2022 has been one of the worst starts to a year ever for stocks. As of January 25, 2022, the S&P 500 is down 9.2% (on a closing basis) from the peak earlier this year, suggesting we are inching closer to a potential market correction of 10%, the first since March 2020.
In fact, it took the S&P 500 Index only 15 trading days to be down 10% for the year (on an intraday basis), one of the fastest ever as you can see here.
The action so far this week has been quite memorable as well, as both days saw stocks down significantly, only to recover later in the day, well off the lows. Incredibly, Monday was only the third time in history the S&P 500 was down 4% at the lows and then finished higher.
We know why this is happening. The market is repricing risk with the realization that rate hikes are coming, likely as many as four hikes this year are being priced into the equation. Add on the continued supply chain issues, shortages, inflation, and a slowing economy due to the Omicron variant, and you have many reasons to think stocks could be down.
But one other reason stocks are down so far this year is that is just what they do sometimes. “Contrary to what many investors think, stocks do go down as well,” explained LPL Financial Chief Market Strategist Ryan Detrick. “Remember, we haven’t seen a 10% correction since March 2020, a long stretch without a normal break. Last year really spoiled new investors, as we only had a single 5% pullback all year, which isn’t normal and means investors should buckle their seatbelts in 2022.”
The average year sees nearly three separate 5% corrections, putting in perspective just how rare last year was with only one and why greater volatility this year would be quite normal.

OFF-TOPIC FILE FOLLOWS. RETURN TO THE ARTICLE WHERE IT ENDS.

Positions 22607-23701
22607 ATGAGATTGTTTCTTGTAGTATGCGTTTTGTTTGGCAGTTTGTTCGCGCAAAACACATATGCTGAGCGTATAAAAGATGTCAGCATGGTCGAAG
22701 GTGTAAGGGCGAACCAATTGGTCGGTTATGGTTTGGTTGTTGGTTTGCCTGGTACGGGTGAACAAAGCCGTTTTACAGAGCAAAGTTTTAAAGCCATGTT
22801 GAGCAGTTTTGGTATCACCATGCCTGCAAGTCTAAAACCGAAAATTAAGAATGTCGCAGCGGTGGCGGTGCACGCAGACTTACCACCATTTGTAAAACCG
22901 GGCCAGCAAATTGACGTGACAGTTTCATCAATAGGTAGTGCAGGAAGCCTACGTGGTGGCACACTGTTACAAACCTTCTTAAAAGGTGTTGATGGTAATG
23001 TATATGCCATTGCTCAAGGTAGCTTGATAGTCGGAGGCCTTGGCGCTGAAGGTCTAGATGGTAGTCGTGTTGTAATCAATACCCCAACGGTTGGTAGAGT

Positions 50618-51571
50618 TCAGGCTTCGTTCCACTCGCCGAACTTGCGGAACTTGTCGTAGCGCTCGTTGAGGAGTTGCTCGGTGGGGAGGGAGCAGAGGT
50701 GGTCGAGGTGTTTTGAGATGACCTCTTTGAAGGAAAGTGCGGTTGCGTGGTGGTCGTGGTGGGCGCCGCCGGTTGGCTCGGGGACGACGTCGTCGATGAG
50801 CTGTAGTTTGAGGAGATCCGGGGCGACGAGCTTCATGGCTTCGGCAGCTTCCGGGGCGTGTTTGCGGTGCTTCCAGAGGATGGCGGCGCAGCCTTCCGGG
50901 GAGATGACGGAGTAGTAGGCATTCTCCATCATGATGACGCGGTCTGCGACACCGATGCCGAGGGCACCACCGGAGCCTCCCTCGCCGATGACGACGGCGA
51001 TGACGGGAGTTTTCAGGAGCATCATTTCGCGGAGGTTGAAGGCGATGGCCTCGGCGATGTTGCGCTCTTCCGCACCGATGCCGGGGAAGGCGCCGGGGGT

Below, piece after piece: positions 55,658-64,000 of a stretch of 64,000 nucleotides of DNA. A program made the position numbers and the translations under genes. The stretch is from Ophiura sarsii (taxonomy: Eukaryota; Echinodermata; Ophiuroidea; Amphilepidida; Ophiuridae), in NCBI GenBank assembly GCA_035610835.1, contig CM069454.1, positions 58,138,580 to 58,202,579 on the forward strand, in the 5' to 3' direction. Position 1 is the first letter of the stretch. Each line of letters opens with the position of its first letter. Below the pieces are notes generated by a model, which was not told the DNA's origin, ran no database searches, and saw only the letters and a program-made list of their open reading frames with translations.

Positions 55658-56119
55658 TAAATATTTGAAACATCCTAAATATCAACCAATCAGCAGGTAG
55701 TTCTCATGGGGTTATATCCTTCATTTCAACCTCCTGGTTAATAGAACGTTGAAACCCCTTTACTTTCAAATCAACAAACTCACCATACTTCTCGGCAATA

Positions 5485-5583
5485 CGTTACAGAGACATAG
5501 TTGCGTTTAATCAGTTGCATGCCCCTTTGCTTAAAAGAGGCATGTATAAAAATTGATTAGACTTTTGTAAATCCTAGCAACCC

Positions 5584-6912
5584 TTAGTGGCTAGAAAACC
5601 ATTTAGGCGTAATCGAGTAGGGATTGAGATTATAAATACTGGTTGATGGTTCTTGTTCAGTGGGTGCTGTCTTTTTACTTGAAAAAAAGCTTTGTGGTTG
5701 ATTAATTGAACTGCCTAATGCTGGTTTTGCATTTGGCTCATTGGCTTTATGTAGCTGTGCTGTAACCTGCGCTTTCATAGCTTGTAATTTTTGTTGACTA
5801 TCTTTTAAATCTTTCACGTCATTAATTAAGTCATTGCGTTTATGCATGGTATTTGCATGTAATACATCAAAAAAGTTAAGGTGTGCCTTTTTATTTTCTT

Taking it out to 10% corrections, the S&P 500 has about one per year, but again, we haven’t seen one of those since March 2020. There was a 9.6% correction in September 2020, but that’s as close as we got. With the S&P 500 currently down 9.2% from the peak earlier this year, we could be looking at our first correction quite soon. But again, is this really surprising? Investors who came into 2022 with a plan likely anticipated the chances of a double-digit correction at some point in the year, so this shouldn’t be a major shock.
Add to that the fact that midterm years tend to be quite volatile. In fact, the S&P 500 typically sees a 17.1% peak-to-trough decline during a midterm year, the largest pullback out of the four-year Presidential cycle. The good news? A year later stocks are up more than 32% on average. No pain, no gain.
Lastly, here’s our LPL Chart of the Day. It shows all the 10% corrections since 1980, bringing back some interesting memories for long-time market watchers. What stands out is the future returns are extremely strong: A year later, up 25% on average and higher 90% of the time. This analysis reminds us that panicking in the face of weakness probably isn’t the best way to reach longer-term investment goals. Take note, this resets once the S&P 500 has a 10% rally; that is why you likely don’t see some of the 50% haircuts after the tech bubble and Financial Crisis.
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